How open medical charts help Healthy Survivorship

[Editor’s note: Please visit part 1 of Dr. Harpham’s take on OpenNotes.]

“Our” Chart

Does the opportunity for patients to read their medical charts help or hurt patients’ ability to become Healthy Survivors?

Open notes can facilitate Healthy Survivorship for some patients.

Unfortunately, other patients may learn something about their condition that makes it more difficult to get good care or live as fully as possible. Or they may experience feelings that threaten the physician-patient bond. Patients take a risk when reading notes intended for a medical audience.

Wait! If open notes become the norm, physicians will adapt their notes to accommodate the possibility their patients will read what is in the chart.

We’ve seen this happen before. After insurance representatives and malpractice lawyers began using physicians’ chart notes, clinicians notes began including information intended for insurance representatives and malpractice lawyers. For example, “Discussed with patient the risks and benefits of each treatment option.”

Similarly, as open notes become standard, clinicians will change their style of recording their findings, prognosis, conclusions and plans. Willingly or reluctantly, clinicians will change the possessive adjective from “my” to “our” when talking about a patient’s medical chart.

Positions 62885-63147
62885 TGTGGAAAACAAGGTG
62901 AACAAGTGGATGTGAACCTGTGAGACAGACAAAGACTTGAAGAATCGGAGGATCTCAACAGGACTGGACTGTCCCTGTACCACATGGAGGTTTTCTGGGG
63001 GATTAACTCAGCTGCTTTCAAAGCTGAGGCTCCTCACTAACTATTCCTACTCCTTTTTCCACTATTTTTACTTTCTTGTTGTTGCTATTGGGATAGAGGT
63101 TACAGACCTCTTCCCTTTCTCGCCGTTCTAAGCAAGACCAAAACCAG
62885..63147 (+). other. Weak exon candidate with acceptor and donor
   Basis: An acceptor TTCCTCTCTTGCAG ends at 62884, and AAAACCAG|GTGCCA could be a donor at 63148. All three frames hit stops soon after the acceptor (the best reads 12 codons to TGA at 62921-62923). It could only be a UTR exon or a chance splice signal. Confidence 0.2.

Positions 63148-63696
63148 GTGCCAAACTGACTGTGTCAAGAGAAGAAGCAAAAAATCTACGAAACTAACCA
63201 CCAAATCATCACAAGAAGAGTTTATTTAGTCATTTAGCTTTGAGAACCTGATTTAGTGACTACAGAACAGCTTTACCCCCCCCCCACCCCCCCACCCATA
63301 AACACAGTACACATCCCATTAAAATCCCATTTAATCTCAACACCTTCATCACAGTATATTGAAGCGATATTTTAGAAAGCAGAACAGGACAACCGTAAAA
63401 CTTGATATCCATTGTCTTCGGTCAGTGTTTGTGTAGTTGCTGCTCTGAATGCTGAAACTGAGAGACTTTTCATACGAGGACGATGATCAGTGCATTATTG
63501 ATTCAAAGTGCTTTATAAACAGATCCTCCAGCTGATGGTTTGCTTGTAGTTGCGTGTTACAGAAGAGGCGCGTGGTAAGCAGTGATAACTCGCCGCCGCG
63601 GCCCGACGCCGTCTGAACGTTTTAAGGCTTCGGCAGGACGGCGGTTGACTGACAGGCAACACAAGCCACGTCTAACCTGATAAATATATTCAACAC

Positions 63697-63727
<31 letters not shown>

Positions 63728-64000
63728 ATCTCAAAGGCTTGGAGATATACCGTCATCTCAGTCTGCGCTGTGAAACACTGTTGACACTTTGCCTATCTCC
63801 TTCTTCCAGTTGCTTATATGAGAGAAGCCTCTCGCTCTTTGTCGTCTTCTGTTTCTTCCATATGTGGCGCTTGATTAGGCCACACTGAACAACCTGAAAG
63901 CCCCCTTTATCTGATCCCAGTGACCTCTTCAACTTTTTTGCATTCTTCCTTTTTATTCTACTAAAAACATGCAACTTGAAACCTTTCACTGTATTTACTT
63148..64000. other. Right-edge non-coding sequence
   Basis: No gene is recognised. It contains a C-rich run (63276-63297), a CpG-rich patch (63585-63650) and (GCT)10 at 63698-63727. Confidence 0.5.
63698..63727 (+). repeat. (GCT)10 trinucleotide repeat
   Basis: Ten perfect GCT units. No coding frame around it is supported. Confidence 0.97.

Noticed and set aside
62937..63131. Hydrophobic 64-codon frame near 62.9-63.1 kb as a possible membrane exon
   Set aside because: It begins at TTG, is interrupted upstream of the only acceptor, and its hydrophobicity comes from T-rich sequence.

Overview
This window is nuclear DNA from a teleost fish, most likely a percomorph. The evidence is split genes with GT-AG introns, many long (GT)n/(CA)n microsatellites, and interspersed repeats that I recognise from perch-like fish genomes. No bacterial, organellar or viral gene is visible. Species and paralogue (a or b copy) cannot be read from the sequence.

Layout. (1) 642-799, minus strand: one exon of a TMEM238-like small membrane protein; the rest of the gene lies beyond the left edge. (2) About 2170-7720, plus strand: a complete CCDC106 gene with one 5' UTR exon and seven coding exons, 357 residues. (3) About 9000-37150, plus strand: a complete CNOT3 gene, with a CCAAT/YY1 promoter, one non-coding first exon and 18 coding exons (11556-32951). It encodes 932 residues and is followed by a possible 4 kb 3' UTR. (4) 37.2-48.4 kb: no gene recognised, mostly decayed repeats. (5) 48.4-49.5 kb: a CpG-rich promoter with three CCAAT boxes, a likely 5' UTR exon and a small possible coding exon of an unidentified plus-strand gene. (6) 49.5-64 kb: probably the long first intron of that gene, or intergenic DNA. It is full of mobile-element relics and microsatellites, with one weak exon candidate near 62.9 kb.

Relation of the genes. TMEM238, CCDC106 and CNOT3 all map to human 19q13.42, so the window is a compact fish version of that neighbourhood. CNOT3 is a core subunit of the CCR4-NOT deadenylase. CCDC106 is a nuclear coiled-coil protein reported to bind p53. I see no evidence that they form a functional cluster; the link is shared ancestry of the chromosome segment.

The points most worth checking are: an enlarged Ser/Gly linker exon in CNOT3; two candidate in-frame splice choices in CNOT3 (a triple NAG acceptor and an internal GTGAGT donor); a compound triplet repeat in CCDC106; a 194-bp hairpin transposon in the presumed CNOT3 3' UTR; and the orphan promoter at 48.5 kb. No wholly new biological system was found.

Are charts intended for both clinicians and patients helpful or harmful to Healthy Survivors?


Is the transparency inherent in open charts conducive to Healthy Survivorship?

In most contexts, transparency is considered a virtue. But increasing transparency can have unintended negative consequences, too. With this in mind, let’s look at two challenges physicians face in the setting of open notes.

Medical jargon can have derogatory connotations in social settings. For example, clinicians today use the term “obese” as medical shorthand for “at least 20-30% above average weight for their height, age, and sex” (from Taber’s Cyclopedic Medical Dictionary). Patients reading their chart might be offended by the term “obese.” Others might conclude their physicians are making judgments about their character. Patients’ anger, shame or embarrassment could jeopardize the clinician-patient bond.

Detailed differential diagnoses serve clinicians, not patients. Physicians routinely record the many possible diagnoses for a problem, including serious problems that are highly unlikely. Patients reading their chart might freak out after learning about diseases that weren’t even on their radar. Patients’ distress can jeopardize the clinician-patient bond and create obstacles to Healthy Survivorship.

I believe clinicians can find ways to write their notes in ways that are less likely to cause problems for patients who read the notes, without jeopardizing the value of the notes to clinicians. It will take creativity and effort, but it can be done.

My bigger worry is the apparent conflict between sharing chart notes and delivering compassionate care.

Compassionate care

For me, the crux of the problem is this: Do open notes conflict with the ideal of compassionate care?

When I was in practice I spent a great deal of time and effort tailoring what I said to each patient when reviewing my findings and presenting my recommendations. Which facts I shared and how I phrased them depended on:

  • the patient’s preferences for information
  • the patient’s communication style
  • the patient’s level of medical knowledge
  • the patient’s medical situation
  • our relationship over time